This is an analysis of the poem Song To Be Sung By The Father Of Infant Female Children that begins with:

My heart leaps up when I behold
A rainbow in the sky;...

Elements of the verse: questions and answers

The information we provided is prepared by means of a special computer program. Use the criteria sheet to understand greatest poems or improve your poetry analysis essay.

  • Rhyme scheme: ababcdedddcc cfcfgghhii jejecdcdgg kckcljljkkjjjjj jXXcjjmmnn
  • Stanza lengths (in strings): 12,10,10,15,10,
  • Closest metre: iambic tetrameter
  • –°losest rhyme: rima
  • –°losest stanza type: sonnet
  • Guessed form: unknown form
  • Metre: 11111101 011001 10001111 110111 11011101 1101110 11111101 1111110 1101110 01000110 110101 110101 111111101 01011111 111100111 11110011 11101010 01101010 010010010 11001010 101011011 01101101 11011101 010001 01110101 110101 11110101 1111010 11110101 1101010 010101 010101 1111101001 1100101 011101011 10111001 1010100101 101001010 10010011 01001010 110111101 10101101001 1101100101 110110101 010110 01001 010101101 11001011010 111111000 011101100 11010101 11001011010 1111001010 110101101 1010110101 101110110110 0101101010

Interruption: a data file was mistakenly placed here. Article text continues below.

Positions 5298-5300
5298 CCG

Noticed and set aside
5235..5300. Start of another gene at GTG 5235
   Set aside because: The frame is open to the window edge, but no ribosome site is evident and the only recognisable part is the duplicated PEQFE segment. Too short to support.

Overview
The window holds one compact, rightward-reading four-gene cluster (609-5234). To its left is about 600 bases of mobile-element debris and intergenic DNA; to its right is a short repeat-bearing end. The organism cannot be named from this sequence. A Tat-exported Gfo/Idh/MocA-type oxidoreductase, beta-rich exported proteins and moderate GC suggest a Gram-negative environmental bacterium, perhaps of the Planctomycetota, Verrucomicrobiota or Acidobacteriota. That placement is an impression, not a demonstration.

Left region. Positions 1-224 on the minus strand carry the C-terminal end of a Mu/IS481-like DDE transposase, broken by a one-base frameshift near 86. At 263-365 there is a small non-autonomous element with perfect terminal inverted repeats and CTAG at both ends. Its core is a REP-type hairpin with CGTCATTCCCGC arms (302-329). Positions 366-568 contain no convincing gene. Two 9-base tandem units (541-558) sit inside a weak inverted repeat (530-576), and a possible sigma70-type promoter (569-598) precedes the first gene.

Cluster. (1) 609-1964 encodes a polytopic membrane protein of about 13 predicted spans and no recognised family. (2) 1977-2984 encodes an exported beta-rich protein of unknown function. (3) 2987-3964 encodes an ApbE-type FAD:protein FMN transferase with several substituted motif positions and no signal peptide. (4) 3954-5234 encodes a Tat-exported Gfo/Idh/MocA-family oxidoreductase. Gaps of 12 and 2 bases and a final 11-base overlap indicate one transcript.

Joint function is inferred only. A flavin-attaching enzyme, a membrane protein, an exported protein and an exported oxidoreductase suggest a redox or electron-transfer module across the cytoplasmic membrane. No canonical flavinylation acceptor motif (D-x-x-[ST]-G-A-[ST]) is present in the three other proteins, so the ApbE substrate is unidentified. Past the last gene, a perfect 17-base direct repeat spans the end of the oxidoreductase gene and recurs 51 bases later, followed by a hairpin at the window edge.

• Amount of stanzas: 5
  • Average number of symbols per stanza: 380
  • Average number of words per stanza: 71
  • Amount of lines: 57
  • Average number of symbols per line: 32 (medium-length strings)
  • Average number of words per line: 6
  • Mood of the speaker:

    The punctuation marks are various. Neither mark predominates.

  • The author used lexical repetitions to emphasize a significant image; they, his, to, he'll, and are repeated.

    The poet used anaphora at the beginnings of some neighboring lines. The same words this, and, i'll are repeated.

    The author used the same word oh at the beginnings of some neighboring stanzas. The figure of speech is a kind of anaphora.

If you write a school or university poetry essay, you should Include in your explanation of the poem:

  • summary of Song To Be Sung By The Father Of Infant Female Children;
  • central theme;
  • idea of the verse;
  • history of its creation;
  • critical appreciation.

Good luck in your poetry interpretation practice!

More information about poems by Ogden Nash

Advertisement